Thanks for joining us this week and every week. We’ll be playing quite a bit of Halo 5 through the holidays, and we hope you will too. Have a happy and safe holiday break, and we’ll talk to you in the new year.

Merry Christmas, Happy Holidays, and Happy New Year!


p.s. don’t forget to check out this weekend’s Halo World Championship Qualifiers, starting tomorrow on,, and! Additional details and specific times are below, and be on the lookout for some additional editorial coverage this evening at


Halo 5: Guardians

Seasons Explained

By 343 Industries -

The Cartographer’s Gift update for Halo 5 brings with it the arrival of Seasons. Seasons are a new competitive feature for Arena which will give you a chance to continually challenge yourself in ranked playlists, and also prove that you’ve improved your game since the last Season.

Halo 5: Guardians

Advanced Controller Settings

By 343 Industries -

Sandbox Team here with a quick update. We are excited to share with you that as part of next week’s update, we have added some additional options to the Controller Menu that will allow you to further customize your shooting/aiming experience.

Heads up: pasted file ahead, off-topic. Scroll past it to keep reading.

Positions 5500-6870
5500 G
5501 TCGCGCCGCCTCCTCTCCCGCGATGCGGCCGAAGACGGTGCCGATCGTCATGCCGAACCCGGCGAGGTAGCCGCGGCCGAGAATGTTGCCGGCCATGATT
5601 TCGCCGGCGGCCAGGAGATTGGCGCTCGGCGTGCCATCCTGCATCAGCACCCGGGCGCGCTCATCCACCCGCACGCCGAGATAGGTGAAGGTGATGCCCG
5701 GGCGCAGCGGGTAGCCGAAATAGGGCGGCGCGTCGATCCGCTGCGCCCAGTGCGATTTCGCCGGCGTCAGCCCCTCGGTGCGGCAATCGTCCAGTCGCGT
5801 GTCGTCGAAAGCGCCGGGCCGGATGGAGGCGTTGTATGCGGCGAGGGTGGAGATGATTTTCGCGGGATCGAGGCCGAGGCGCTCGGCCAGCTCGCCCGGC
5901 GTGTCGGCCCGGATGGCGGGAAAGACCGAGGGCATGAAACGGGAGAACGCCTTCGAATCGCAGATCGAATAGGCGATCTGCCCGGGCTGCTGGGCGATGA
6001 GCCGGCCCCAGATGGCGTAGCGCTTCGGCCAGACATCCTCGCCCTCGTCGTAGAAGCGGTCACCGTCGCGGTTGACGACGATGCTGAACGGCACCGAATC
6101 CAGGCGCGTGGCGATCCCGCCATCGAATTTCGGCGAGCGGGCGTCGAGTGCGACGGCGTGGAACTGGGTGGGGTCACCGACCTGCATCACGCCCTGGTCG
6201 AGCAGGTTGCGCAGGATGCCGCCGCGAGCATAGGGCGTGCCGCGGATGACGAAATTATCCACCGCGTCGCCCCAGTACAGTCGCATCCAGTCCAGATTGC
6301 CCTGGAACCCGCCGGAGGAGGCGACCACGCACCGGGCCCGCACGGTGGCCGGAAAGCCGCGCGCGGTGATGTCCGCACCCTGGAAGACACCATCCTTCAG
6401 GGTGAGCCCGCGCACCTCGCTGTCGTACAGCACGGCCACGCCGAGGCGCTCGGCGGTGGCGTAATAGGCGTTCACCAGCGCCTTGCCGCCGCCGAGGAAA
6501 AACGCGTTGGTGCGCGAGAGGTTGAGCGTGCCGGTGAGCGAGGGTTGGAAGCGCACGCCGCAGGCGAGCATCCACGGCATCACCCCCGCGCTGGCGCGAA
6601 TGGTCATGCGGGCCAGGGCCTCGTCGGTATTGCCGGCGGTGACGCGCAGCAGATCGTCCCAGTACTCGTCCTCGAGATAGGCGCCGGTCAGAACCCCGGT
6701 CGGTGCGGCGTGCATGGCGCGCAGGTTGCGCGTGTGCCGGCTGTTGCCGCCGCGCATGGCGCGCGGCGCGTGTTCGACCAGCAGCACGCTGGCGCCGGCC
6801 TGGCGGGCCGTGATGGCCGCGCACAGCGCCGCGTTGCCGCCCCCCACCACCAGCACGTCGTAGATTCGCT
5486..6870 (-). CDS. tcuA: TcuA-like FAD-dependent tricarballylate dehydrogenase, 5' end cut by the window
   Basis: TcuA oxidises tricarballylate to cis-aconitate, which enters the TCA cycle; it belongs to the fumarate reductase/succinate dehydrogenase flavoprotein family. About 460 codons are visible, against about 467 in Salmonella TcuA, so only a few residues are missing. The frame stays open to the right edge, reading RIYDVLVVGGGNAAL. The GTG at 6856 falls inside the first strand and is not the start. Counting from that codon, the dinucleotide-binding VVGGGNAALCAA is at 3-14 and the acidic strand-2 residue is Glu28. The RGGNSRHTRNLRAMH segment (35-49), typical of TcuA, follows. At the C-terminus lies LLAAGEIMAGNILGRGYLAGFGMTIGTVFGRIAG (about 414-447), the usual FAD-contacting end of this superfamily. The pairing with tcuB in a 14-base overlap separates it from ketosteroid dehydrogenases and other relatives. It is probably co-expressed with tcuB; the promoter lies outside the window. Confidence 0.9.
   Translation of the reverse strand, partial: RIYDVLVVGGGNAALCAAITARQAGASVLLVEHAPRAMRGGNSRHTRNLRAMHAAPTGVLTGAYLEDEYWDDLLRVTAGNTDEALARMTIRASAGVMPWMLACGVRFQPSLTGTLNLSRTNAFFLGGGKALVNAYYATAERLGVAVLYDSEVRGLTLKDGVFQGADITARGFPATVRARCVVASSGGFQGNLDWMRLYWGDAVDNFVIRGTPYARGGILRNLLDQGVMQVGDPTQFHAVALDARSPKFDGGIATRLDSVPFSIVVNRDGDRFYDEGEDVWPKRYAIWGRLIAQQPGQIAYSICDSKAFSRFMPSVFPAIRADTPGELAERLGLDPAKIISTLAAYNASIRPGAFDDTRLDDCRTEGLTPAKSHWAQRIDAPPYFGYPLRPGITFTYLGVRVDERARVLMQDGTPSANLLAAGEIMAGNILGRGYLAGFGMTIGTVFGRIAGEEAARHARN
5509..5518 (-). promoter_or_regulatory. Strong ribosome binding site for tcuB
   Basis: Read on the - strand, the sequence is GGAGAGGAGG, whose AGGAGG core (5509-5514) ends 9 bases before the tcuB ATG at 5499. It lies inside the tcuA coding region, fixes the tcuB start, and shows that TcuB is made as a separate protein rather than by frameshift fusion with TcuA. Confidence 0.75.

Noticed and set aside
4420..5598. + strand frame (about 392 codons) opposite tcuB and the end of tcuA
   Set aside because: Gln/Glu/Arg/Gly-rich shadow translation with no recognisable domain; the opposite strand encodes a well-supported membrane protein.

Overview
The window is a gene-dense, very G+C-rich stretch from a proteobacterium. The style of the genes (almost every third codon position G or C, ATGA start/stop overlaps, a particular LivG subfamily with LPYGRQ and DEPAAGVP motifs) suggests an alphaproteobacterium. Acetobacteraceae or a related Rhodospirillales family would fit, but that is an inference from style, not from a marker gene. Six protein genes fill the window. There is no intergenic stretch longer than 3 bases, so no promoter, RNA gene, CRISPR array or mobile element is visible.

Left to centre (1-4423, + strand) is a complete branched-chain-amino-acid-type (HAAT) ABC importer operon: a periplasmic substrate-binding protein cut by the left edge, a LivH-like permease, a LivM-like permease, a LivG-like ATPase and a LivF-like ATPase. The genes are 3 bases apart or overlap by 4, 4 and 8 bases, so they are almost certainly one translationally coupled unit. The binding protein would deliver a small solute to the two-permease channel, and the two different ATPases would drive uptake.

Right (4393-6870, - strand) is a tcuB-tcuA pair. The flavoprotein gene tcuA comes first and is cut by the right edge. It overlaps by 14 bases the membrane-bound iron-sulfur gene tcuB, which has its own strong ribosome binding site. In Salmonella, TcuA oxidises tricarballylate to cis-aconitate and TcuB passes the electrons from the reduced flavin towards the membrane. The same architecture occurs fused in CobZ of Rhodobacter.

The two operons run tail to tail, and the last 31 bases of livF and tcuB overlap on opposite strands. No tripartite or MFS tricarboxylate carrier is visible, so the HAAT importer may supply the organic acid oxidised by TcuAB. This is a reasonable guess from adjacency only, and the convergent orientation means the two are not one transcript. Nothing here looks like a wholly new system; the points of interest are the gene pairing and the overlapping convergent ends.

Halo 5: Guardians

Weekend Playlist: Arena Breakout

By 343 Industries -

Over the past few weeks, we’ve been reviewing your feedback on weekend playlists, as well as playlist and modes you’d like to see in the future. We’re currently brainstorming ideas for future weekend and social playlists, and while the weekend playlist poll will return, it will take a few weeks off during the holidays as we rotate in a long-term social playlist and also take time to build new playlists and modes for the future.